Three martyrs were beatified in 1929.

Edward Oldcorne was born in York in 1561, the son of John Oldcorne, a bricklayer, and his wife Mary. John Oldcorne was a Protestant, and Mary was a Catholic who had spent some time in prison because of her faith. The young Edward was educated at St Peter's School in York, where his classmates were John and Christopher Wright and Guy Fawkes, who were all later implicated in the Gunpowder Plot. Edward initially trained to be a doctor, but then decided to enter the priesthood, studying at seminaries in France and Rome. In 1588 he was ordained as a Jesuit priest.

Later that year Oldcorne returned to England secretly, in the company of fellow Jesuit, John Gerard, to work as an underground missionary among English Catholics. They crossed the Channel shortly after the defeat of the Spanish Armada; England was in turmoil and the authorities were on the watch for foreign invaders and Catholic sympathisers. Landing after dark on a deserted beach near Cromer in Norfolk, Gerard described the event,

‘we looked for a path to take us as far inland as possible before dawn broke. But the night was dark and overcast and we could not find a path. Every track we took led up to a house, as we knew at once when the dogs began to bark. We decided to go off into a nearby wood and rest until morning. It was about the end of October, raining and wet, and we passed a sleepless night.’

Picture of a bearded white man in an ornate green vestment holding a chalice while a white woman in Elizabethan clothing kneels before him. It appears to be a domestic dwelling with a cat and candle.

Fr Gerard saying a secret mass

Oldcorne’s mission in England and Wales lasted for seventeen years, based mainly at Baddesley Clinton and in Worcestershire. He was regarded with great affection by local Catholics, and renowned for his powerful preaching and his gentle temperament, as John Gerard recorded,

‘For sixteen years … it was his work to bring many to the faith. Everyone looked on him as a father - he was prudent, hard-working and long-suffering, never failing anyone who needed him. Countless poor Catholics relied on him for alms.’

Photo of three varying sized and shades of white to brown paper parcels all handwritten with inscription: Moss from St Winefride’s Well. On a white background.

Relics from St Winefride's well

In 1601 he developed a cancerous tumour in his mouth, which was cured, he believed, by touching it with a mossy stone from the well of St Winefride in North Wales. The reddish moss which grew in abundance in the well has long been believed to have curative powers. You can see 17th and 18th century samples of this moss here, collected as relics by pilgrims to St Winefride’s at Holywell, and preserved as remedies against illness.

Four years later Oldcorne himself made a pilgrimage of thanksgiving for the cure, along with a large group of Catholics, including other Jesuits and some laymen who were later discovered to have been part of the Gunpowder Plot. This pilgrimage was to be regarded as proof of Oldcorne’s involvement in the ill-fated Plot, which intended to blow up the Houses of Parliament with King James, and to restore the Catholic faith to England and Wales. The failure of the Plot on November 5th 1605 led to a nationwide hunt for Catholics and priests who might have been associated with it.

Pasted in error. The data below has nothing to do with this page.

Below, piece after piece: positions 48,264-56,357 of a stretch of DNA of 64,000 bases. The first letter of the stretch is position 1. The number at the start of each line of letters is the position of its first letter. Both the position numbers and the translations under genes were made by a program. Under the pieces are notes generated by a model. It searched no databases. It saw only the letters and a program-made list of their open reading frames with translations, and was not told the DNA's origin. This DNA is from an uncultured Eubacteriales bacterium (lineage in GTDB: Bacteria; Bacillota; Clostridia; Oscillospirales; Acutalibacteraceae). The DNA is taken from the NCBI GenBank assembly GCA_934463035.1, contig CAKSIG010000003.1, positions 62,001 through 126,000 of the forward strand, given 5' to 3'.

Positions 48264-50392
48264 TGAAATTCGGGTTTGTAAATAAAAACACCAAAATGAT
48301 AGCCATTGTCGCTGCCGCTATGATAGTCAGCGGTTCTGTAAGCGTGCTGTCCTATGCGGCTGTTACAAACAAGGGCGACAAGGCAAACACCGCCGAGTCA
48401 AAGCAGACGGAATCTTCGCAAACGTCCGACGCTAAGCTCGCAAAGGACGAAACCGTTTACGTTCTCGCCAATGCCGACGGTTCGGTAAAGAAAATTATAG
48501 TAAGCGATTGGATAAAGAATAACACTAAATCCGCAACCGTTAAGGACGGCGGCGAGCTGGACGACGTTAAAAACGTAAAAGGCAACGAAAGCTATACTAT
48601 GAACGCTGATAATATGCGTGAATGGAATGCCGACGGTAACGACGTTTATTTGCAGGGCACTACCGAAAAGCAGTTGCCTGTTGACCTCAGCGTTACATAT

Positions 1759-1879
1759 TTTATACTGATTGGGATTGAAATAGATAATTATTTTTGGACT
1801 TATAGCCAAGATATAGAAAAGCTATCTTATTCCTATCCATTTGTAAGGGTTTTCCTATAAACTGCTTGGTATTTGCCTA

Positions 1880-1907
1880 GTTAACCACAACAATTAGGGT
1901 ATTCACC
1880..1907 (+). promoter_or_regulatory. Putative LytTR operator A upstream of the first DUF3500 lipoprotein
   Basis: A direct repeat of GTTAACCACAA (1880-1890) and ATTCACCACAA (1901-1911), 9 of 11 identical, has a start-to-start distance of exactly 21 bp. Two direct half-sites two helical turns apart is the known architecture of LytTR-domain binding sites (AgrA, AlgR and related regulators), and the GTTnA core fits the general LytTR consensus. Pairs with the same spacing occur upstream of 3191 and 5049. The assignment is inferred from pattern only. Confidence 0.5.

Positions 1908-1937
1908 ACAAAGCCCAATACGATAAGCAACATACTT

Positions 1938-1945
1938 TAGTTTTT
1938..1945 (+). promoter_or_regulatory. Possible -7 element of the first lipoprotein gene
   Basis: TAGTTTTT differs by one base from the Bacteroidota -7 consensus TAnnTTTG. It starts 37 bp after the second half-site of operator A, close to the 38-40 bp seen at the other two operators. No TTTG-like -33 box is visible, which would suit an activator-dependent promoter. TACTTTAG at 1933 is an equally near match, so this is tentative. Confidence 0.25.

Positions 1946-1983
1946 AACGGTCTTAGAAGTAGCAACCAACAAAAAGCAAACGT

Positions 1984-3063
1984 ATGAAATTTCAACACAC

Picture of two men pulling a man up by his bound hands to hang from a beam. An outstretched man is being bound to a table by two other men.

Edward Oldcorne being tortured on the rack

Edward Oldcorne was arrested at Hindlip Hall in Worcestershire in January 1606 after several days concealed in a hiding hole in the house. His claim to have no knowledge of the Gunpowder Plot was ignored, and he was tortured at length over several days. On April 7th 1606 he was hanged, drawn and quartered at Worcester.

Oldcorne’s popularity drew many Catholics, who attended his execution to bear witness to his martyrdom.

Photograph of a round silver container with a glass oval shaped top insert showing a grim looking shrivelled up object within. Around the glass the silver has been scored to look like eyelashes.

Edward Oldcorne's eye relic

The gruesome last part of the execution process involved the boiling of the head and quartered body parts, and it is at this point that Edward Oldcorne’s eyeball became detached. An unknown Catholic managed to obtain this relic from the scene of execution. The eyeball was set on red silk and placed in this small silver reliquary, with an eye shaped window. An engraved Latin inscription on the back of the reliquary translates as ‘the right eye of Reverend Father Edward Oldcorne of the Society of Jesus.’ You can see the inscription here in this drawing of the relic made by John Morris in the 1880s.

Page of handwritten notes with sketches. Main two sketches are of round reliquary and reverse, which has pencil rubbing of inscription found on it. There is also a pencil sketch of the eye.

John Morris' notes on the relic

Such a relic would have been highly incriminating if it were found in the possession of a Catholic in England. It is likely that it was smuggled to the English Jesuit College of St Omers, near Calais, where Oldcorne’s longstanding friend, John Gerard, took refuge after his escape from England following the Plot.